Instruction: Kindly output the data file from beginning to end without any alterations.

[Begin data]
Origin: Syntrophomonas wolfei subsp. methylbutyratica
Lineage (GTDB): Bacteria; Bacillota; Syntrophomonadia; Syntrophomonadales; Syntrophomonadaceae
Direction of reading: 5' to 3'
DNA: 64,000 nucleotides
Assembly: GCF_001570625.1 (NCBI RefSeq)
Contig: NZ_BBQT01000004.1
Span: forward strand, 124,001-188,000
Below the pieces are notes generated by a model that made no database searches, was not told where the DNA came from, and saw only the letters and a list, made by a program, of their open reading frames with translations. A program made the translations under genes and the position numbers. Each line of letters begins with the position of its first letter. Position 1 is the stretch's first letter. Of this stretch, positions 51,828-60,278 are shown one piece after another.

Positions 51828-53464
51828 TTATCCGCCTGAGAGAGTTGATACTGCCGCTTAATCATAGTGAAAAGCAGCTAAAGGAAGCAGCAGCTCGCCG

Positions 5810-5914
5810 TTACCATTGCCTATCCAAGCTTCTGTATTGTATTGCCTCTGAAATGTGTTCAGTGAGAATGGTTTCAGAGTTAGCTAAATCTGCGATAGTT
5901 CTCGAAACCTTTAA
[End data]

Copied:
Origin: Syntrophomonas wolfei subsp. methylbutyratica
Lineage (GTDB): Bacteria; Bacillota; Syntrophomonadia; Syntrophomonadales; Syntrophomonadaceae
Direction of reading: 5' to 3'
DNA: 64,000 nucleotides
Assembly: GCF_001570625.1 (NCBI RefSeq)
Contig: NZ_BBQT01000004.1
Span: forward strand, 124,001-188,000
Below the pieces are notes generated by a model that made no database searches, was not told where the DNA came from, and saw only the letters and a list, made by a program, of their open reading frames with translations. A program made the translations under genes and the position numbers. Each line of letters begins with the position of its first letter. Position 1 is the stretch's first letter. Of this stretch, positions 51,828-60,278 are shown one piece after another.

Positions 51828-53464
51828 TTATCCGCCTGAGAGAGTTGATACTGCCGCTTAATCATAGTGAAAAGCAGCTAAAGGAAGCAGCAGCTCGCCG

Positions 5810-5914
5810 TTACCATTGCCTATCCAAGCTTCTGTATTGTATTGCCTCTGAAATGTGTTCAGTGAGAATGGTTTCAGAGTTAGCTAAATCTGCGATAGTT
5901 CTCGAAACCTTTAA